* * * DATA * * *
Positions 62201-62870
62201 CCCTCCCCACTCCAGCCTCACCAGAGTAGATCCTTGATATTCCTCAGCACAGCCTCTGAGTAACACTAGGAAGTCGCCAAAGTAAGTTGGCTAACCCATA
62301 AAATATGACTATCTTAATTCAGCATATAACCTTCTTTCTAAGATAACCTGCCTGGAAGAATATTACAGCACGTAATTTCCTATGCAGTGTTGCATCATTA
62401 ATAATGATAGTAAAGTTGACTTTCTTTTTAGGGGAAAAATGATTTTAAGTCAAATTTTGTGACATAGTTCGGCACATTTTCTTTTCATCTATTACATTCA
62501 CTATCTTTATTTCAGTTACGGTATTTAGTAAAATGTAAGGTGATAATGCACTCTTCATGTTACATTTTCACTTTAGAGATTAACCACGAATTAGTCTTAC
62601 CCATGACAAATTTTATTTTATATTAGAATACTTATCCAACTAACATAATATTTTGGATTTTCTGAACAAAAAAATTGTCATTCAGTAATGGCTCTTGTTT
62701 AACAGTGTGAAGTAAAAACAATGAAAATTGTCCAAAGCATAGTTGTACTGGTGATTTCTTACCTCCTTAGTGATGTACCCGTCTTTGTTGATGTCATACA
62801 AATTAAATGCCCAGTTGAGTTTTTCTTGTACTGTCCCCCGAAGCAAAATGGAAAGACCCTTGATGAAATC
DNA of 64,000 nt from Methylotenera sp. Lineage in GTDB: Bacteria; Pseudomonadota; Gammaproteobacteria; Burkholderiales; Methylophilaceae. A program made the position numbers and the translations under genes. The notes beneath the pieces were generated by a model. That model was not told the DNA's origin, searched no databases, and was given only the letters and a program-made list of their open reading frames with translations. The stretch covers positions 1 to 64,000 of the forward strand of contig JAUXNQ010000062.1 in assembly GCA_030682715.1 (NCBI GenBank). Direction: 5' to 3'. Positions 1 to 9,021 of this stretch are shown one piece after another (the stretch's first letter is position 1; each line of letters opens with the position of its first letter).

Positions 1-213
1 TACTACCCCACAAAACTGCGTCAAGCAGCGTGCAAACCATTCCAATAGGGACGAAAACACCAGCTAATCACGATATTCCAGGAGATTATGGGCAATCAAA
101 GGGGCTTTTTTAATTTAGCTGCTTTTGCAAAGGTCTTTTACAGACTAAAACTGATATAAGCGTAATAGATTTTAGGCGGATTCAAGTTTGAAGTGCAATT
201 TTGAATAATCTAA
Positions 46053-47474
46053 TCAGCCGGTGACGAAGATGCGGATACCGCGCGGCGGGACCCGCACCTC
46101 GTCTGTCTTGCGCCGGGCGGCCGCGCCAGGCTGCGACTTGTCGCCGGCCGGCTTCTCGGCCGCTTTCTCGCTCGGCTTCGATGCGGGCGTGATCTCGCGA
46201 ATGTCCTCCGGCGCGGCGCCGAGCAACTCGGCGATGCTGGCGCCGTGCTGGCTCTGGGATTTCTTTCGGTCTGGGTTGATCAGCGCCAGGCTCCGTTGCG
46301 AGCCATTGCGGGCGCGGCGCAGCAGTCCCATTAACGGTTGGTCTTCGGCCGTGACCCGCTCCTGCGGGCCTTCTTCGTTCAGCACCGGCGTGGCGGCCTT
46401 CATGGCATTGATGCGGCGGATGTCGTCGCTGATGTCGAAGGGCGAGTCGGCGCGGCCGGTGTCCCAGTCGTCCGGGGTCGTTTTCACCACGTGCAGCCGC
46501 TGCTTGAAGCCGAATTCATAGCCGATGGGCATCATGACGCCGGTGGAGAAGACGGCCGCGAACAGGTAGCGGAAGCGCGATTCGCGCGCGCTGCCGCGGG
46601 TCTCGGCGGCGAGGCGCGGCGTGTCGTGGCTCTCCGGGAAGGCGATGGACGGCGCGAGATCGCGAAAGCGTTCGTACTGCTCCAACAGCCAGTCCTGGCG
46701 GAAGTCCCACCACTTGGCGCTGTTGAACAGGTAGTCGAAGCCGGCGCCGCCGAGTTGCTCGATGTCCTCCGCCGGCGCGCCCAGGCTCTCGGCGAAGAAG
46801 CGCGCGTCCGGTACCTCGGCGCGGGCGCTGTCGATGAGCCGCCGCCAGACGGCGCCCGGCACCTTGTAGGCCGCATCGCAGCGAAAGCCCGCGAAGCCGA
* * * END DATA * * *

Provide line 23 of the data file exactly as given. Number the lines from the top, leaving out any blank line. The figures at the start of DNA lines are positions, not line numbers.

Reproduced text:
46801 CGCGCGTCCGGTACCTCGGCGCGGGCGCTGTCGATGAGCCGCCGCCAGACGGCGCCCGGCACCTTGTAGGCCGCATCGCAGCGAAAGCCCGCGAAGCCGA